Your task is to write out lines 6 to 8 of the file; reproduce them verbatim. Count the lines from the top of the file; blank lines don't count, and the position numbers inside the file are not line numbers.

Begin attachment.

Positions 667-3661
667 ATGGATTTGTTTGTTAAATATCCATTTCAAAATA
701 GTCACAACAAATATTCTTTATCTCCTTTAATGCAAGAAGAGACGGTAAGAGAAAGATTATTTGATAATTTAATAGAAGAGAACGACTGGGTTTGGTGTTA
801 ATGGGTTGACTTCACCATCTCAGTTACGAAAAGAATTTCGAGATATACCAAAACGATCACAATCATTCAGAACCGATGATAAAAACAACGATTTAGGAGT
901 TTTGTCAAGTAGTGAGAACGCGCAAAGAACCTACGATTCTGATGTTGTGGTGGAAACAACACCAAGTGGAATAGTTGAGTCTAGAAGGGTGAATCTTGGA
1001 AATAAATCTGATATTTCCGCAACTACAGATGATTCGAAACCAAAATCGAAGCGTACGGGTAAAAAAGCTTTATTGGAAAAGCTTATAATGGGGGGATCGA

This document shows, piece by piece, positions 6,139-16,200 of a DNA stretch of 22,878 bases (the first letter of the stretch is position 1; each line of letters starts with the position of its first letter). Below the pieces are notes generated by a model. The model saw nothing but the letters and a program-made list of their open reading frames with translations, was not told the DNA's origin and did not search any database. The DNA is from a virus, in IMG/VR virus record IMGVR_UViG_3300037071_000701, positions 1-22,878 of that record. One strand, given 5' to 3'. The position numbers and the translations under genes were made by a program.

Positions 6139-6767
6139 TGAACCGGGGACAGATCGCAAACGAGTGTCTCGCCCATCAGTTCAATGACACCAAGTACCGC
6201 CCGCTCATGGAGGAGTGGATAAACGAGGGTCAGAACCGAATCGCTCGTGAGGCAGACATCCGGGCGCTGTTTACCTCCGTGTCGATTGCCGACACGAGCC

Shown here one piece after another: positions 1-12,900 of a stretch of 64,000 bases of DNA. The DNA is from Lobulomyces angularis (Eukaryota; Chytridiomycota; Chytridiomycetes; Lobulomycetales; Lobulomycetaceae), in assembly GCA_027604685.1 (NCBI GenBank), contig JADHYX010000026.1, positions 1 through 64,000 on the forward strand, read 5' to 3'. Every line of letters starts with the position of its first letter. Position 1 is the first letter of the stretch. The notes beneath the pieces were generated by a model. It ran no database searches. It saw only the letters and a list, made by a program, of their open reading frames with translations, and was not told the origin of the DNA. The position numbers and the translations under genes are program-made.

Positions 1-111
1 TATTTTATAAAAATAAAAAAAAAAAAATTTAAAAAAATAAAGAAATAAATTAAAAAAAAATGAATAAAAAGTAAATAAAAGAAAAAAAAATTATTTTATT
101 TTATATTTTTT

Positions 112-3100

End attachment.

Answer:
1001 AATAAATCTGATATTTCCGCAACTACAGATGATTCGAAACCAAAATCGAAGCGTACGGGTAAAAAAGCTTTATTGGAAAAGCTTATAATGGGGGGATCGA

This document shows, piece by piece, positions 6,139-16,200 of a DNA stretch of 22,878 bases (the first letter of the stretch is position 1; each line of letters starts with the position of its first letter). Below the pieces are notes generated by a model. The model saw nothing but the letters and a program-made list of their open reading frames with translations, was not told the DNA's origin and did not search any database. The DNA is from a virus, in IMG/VR virus record IMGVR_UViG_3300037071_000701, positions 1-22,878 of that record. One strand, given 5' to 3'. The position numbers and the translations under genes were made by a program.

Positions 6139-6767